The collector: Retired Police Officer (UK).
The collection: Whistles.
The story behind the collection...
I collect all types of whistle but with a leaning towards police and military whistles. I've been collecting for around 12 years and have around 700 or so whistles. I am a retired police officer and I carried one of these for many years, shortly before retirement I took it out of my tunic one day looked at it and, say no more, the hobby began.
Collector's first whistle (c.1977) - never blown on duty!
I prefer whistles made from brass, metal, silver or one of the alloys used rather than plastic, I have seen many plastic types but most are cheaper types aimed at the tourist market. I guess the limit for me is the price, it is not a case of must have it at any price but will buy it for a price I deem it to be worth.
Penny Toy Whistles
It is the social history that I find interesting. A single police whistle made c.1890s could have had a working life right up to the time whistles were superseded by the police radio, sometime in the 60s, but the whistle continued to be worn as part of an officers uniform for many years after. Nowadays whistles are usually only worn on a ceremonial occasion when an officer is wearing his uniform tunic, such as a Royal Wedding, or State funeral perhaps. If a whistle could talk though, just think what it may have seen during its service of 70 years or so.
Cardiff and Leith (1908-20) Police Whistles by J.Hudson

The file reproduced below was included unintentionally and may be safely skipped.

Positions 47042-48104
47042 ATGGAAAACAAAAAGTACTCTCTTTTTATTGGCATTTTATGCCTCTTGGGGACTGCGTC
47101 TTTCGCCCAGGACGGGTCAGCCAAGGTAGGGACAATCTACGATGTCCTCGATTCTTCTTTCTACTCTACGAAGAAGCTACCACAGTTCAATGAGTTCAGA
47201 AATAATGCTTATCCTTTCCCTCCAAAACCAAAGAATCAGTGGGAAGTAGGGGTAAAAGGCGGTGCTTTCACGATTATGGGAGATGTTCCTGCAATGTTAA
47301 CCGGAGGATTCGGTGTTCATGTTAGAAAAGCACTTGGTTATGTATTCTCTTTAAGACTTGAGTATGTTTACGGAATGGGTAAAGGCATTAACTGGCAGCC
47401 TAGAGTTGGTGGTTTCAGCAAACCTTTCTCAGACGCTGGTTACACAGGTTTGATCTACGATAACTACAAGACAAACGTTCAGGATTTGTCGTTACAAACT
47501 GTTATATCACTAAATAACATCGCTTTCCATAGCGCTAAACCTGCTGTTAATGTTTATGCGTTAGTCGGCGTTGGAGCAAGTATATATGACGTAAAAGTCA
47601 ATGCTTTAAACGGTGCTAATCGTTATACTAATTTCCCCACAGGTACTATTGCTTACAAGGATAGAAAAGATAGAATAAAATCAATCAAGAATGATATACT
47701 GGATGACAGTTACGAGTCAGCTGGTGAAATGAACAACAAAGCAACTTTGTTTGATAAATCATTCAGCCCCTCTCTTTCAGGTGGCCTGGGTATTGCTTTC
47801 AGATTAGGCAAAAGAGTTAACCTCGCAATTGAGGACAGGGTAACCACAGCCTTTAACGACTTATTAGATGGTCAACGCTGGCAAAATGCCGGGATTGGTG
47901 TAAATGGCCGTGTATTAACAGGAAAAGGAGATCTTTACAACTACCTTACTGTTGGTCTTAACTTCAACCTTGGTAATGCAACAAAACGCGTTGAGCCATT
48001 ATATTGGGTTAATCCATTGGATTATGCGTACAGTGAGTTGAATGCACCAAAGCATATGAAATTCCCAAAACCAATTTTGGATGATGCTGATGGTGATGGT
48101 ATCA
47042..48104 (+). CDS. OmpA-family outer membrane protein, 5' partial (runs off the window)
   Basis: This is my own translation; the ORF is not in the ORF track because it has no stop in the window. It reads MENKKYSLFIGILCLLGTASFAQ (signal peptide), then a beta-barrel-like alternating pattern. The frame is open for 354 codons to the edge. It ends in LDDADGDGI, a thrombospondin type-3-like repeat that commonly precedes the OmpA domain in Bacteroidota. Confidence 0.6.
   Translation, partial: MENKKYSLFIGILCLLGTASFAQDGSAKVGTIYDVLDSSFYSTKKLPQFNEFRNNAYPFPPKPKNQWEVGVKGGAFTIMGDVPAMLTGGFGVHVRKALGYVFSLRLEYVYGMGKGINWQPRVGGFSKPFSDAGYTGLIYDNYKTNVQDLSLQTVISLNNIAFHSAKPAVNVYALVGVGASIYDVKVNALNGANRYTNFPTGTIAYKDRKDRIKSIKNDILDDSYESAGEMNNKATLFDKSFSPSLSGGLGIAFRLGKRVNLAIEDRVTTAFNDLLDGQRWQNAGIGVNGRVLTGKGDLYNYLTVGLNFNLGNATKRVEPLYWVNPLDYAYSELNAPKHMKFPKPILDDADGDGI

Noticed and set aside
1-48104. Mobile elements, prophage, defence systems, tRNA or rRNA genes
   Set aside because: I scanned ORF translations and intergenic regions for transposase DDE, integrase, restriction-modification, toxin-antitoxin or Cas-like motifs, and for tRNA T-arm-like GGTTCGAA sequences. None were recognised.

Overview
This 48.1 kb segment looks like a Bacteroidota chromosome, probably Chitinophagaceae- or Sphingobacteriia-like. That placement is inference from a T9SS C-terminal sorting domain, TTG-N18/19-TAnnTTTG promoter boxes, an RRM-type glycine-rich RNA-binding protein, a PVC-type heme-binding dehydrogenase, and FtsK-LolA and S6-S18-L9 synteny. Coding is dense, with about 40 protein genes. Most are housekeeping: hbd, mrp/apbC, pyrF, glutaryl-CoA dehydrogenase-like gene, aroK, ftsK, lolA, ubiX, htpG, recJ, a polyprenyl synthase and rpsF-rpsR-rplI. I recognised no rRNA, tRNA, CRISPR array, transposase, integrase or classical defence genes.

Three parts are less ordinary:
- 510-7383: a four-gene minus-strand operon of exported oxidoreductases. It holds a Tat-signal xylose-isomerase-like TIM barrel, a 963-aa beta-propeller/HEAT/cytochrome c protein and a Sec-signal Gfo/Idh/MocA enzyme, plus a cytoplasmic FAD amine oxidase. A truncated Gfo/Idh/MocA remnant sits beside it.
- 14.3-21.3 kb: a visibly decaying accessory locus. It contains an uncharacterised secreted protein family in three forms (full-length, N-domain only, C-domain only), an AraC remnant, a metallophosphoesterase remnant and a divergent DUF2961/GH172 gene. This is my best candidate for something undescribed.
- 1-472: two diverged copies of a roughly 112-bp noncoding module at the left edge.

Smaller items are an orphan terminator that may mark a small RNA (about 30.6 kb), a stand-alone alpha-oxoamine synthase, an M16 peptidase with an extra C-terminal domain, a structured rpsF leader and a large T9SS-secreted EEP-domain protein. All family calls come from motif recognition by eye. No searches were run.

I don’t really have a childhood connection with the whistle but I do recall one childhood film, 'Officer On The Beat' with Norman Wisdom. I watched this as a youngster and again recently, there is a fantastic scene where he is running around the streets blowing his police whistle, eagerly being followed by several police officers.
Dog head whistles
I rarely use them but I do carry one on my key ring and have a couple in my holiday home. If ever I bought a boat I would certainly have a couple onboard. Whistles are still extremely useful for remote locations and for raising the alarm. I carry a fairly modern scouting whistle given to me years ago, on a key fob, no particular reason, it is probably not worth much more than a fiver but when it was given to me I put it on my key ring and it has been there ever since.
I looked for years for a whistle shaped like a WW1 tank. I eventually found one, it is pretty ugly but quite rare... expensive too. Another find was a mental asylum whistle, these are fairly rare, it took me 12 years to find, and a bargain price too.
World War 1 tank whistle
I have no real organisation of the collection; I usually pop them into plastic storage boxes. They are very easy to store due to their small size, this is probably one of the attractions. In all my years I have seen whistles of all shapes sizes, police whistles from many now obsolete police forces, but even now a new style of whistle or whistle from a different force will emerge. I cannot say there is any one whistle I would like to find or own.
9 x Tin Whistles
My collection reveals some form of mild illness. I say that with tongue in cheek because I feel collecting is a bit of an illness or OCD, but it is not forever, one day it will go. Besides whistles, I also have a passion for Vesta match safes too, I have around 50 mostly silver hallmarked, being able to date them gives you that added bonus of knowing when they were made. Whistles are my preference though.
Vesta Matchsafe Whistle
The whistling collecting circle is quite small compared to other collectibles such as pens, watches, cameras etc. I know of no clubs as of yet but there are three excellent reference books: Whistles by Martyn Gilchrist (a Shire publication), Collecting Police Whistles and Similar Types by Martyn Gilchrist & Simon Topman and More Whistles by Martyn Gilchrist. Three very good reference books with plenty of photographs.
Visit the collector's Whistleshop website here
Link to Acme Whistles Design Archives here